As many as one in five women with breast cancer could benefit from a drug used to treat ovarian cancer, according to new estimates. Previous research has focused on women who might benefit from these drugs based on inherited genetic faults causing their breast cancer, around 1 to 5% of cases. The drugs are being tested in clinical trials for breast cancer.
Professor Sir Mike Stratton, director of the Wellcome Trust Sanger Institute where the research took place, said that this type of analysis could point to “the complete set of cancers that will respond to certain drugs that are already known to be effective in a subset”. He called the findings a “promising start”, but added that further DNA analysis was needed to confirm the findings.
Breast cancer is the most common cancer in the UK, with more than 55,000 people diagnosed each year. Between 1 and 5% of breast cancers are caused by inherited faults in the BRCA1 or BRCA2 genes. These faults stop cells repairing their DNA when it becomes damaged, which raises the risk of certain types of cancer, particularly breast and ovarian.
The scientists found a ‘signature’ in the DNA of a number of breast cancer samples that suggests they are genetically similar to tumours caused by BRCA1 and BRCA2 faults. Based on these estimates, published in the journal Nature Medicine, they believe many more women than previously thought could benefit from PARP inhibitors. PARP inhibitors specifically kill cancer cells by targeting a molecule they become reliant on to repair their DNA. One PARP inhibitor, called olaparib (Lynparza), has been approved by NICE for some women with ovarian cancer. The drug is still being tested in clinical trials for breast cancer.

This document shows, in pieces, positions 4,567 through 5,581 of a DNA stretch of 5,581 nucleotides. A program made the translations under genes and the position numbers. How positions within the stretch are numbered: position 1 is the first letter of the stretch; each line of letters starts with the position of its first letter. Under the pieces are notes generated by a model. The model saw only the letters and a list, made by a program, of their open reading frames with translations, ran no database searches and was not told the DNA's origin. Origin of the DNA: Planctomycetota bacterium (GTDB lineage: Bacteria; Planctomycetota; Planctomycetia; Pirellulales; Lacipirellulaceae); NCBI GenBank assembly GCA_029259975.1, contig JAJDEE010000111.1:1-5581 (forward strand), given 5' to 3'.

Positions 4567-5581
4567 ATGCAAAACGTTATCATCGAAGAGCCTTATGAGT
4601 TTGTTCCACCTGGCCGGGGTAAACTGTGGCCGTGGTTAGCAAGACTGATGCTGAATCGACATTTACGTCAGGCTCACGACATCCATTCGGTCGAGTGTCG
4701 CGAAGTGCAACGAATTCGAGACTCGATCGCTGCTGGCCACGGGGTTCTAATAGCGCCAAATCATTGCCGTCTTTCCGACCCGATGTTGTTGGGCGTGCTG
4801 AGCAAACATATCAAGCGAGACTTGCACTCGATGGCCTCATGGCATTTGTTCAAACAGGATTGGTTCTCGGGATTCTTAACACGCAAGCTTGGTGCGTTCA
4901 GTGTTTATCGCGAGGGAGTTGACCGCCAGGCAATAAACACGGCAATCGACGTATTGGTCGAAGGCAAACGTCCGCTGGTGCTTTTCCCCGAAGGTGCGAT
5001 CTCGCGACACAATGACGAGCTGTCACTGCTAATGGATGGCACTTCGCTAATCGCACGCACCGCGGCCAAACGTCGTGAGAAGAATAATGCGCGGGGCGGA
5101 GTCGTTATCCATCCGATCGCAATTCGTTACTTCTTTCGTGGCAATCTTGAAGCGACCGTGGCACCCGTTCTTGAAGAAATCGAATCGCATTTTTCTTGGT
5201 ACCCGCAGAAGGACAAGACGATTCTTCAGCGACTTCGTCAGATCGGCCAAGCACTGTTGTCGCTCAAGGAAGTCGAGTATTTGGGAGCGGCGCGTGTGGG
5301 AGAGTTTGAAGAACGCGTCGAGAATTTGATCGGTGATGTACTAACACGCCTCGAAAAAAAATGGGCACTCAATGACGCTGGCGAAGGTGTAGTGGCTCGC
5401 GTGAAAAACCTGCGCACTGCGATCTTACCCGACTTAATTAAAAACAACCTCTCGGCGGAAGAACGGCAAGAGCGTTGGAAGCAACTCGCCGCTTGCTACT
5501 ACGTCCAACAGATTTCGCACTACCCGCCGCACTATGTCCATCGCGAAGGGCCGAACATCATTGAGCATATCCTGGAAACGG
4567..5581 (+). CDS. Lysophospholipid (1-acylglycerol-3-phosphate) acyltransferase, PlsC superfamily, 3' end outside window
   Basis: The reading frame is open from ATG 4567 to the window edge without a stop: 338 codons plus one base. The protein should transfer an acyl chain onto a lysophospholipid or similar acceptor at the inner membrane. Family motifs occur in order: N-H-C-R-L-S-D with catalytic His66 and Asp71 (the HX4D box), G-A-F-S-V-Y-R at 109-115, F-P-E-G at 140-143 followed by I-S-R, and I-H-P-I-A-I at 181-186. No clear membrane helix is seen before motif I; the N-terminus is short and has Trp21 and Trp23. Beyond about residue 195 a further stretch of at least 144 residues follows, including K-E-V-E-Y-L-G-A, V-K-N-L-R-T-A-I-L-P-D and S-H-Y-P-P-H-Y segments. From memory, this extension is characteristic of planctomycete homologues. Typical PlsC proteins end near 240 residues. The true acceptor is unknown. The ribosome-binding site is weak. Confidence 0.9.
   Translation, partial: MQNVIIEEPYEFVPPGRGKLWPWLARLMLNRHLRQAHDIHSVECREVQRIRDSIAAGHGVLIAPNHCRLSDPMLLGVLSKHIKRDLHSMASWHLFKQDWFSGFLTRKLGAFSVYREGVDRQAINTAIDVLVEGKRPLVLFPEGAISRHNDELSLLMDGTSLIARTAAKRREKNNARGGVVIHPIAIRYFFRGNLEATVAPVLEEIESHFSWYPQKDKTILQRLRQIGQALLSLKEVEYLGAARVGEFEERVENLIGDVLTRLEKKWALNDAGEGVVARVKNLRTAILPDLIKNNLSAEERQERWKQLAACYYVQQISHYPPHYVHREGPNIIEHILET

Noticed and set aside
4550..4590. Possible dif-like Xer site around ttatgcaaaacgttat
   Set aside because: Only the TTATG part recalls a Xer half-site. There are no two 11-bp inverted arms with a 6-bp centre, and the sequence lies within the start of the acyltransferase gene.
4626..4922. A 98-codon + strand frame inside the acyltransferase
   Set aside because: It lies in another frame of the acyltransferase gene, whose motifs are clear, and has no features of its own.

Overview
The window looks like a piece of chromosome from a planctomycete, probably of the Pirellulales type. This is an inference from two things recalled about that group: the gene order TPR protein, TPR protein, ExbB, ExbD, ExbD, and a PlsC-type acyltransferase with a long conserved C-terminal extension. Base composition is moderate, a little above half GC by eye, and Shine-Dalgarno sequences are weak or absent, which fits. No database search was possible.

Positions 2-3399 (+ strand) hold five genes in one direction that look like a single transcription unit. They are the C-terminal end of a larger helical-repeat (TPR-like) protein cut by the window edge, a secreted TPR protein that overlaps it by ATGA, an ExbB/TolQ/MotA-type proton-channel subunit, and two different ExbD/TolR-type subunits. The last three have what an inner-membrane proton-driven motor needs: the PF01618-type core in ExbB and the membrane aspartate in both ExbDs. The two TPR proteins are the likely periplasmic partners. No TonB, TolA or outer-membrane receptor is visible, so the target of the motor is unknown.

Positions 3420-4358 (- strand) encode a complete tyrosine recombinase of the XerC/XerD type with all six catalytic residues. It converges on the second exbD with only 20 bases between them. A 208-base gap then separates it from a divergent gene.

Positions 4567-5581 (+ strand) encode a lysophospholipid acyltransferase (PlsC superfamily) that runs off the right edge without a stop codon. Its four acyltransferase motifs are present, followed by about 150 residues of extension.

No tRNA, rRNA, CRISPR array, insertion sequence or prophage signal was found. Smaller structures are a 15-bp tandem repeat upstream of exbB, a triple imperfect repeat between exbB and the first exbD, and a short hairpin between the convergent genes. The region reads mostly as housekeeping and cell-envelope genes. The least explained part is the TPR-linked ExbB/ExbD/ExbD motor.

Dr Serena Nik-Zainal, lead author from the Wellcome Trust Sanger Institute, said: "Our study shows that there are many more people who have cancers that look like they have the same signatures and same weakness as patients with faulty BRCA1 and BRCA2 genes. We should explore if they could also benefit from PARP inhibitors.”
Previous research indicated that genetic faults other than those in BRCA1 and BRCA2 could leave tumours vulnerable to the drugs.
To search for ‘signatures’ that may reveal this susceptibility the Sanger team analysed the DNA of 560 breast cancer patients. Even in some patients without the inherited BRCA1 or BRCA2 faults, they found patterns similar to in those who had the errors, indicating that cells’ DNA repair machinery was faulty.
These signatures predicted that up to 22% of breast cancer patients sampled could benefit from PARP inhibitors; significantly more than the previously identified 1-5% with inherited BRCA1 and BRCA2 mutations.
Professor Ruth Plummer, a Cancer Research UK clinician at the Northern Institute for Cancer Research, at Newcastle University, said that the next step would be to test the findings in clinical trials to see if PARP inhibitors can treat women with this particular signature. “Research like this is incredibly important in helping as many patients as possible benefit from new treatments,” she said. “Similar signatures have also been found in ovarian cancer, suggesting that it isn’t only people with faults in their BRCA genes who could be treated with these drugs.”